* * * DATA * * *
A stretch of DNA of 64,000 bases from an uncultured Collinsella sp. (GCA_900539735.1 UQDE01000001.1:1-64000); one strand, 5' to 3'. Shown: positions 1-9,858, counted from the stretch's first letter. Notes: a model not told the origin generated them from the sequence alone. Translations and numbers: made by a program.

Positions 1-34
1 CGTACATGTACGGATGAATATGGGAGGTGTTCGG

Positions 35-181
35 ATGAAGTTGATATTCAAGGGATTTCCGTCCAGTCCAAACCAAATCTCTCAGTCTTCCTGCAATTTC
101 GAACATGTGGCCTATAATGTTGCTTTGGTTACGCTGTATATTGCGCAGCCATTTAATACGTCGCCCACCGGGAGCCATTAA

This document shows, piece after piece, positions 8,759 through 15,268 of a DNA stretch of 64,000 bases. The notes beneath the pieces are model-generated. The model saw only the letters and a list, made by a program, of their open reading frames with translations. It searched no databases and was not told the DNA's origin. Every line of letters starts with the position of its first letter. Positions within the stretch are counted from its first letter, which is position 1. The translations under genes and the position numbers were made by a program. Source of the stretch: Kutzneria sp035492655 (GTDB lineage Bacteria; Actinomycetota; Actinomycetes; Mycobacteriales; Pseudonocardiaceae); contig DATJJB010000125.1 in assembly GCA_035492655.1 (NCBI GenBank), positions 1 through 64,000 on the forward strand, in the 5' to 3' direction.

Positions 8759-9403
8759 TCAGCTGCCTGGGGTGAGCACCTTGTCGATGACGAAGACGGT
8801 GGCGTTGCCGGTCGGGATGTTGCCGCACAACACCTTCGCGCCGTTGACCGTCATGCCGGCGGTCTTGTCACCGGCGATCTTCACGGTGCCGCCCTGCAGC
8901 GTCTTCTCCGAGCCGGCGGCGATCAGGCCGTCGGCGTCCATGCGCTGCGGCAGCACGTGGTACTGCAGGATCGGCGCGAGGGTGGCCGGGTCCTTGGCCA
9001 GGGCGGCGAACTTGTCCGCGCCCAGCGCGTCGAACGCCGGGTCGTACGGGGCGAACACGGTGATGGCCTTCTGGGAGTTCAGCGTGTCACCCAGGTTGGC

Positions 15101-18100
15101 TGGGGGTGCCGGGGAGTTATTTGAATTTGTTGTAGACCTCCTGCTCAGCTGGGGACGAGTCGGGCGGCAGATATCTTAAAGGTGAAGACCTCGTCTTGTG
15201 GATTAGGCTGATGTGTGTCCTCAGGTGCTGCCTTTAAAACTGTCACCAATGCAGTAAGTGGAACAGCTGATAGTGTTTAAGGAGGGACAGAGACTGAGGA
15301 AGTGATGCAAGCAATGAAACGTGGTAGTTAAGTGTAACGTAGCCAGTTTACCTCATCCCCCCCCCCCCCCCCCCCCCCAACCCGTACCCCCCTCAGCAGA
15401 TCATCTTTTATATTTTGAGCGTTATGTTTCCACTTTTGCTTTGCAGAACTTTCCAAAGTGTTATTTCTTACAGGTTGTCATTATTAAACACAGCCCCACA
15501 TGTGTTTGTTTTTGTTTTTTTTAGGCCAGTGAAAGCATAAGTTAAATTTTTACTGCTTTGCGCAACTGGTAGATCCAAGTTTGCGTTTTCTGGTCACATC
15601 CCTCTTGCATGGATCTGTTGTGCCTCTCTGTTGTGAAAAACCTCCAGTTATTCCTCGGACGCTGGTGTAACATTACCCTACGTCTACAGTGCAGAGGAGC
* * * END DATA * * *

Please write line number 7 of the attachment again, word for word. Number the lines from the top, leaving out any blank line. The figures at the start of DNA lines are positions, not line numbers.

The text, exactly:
This document shows, piece after piece, positions 8,759 through 15,268 of a DNA stretch of 64,000 bases. The notes beneath the pieces are model-generated. The model saw only the letters and a list, made by a program, of their open reading frames with translations. It searched no databases and was not told the DNA's origin. Every line of letters starts with the position of its first letter. Positions within the stretch are counted from its first letter, which is position 1. The translations under genes and the position numbers were made by a program. Source of the stretch: Kutzneria sp035492655 (GTDB lineage Bacteria; Actinomycetota; Actinomycetes; Mycobacteriales; Pseudonocardiaceae); contig DATJJB010000125.1 in assembly GCA_035492655.1 (NCBI GenBank), positions 1 through 64,000 on the forward strand, in the 5' to 3' direction.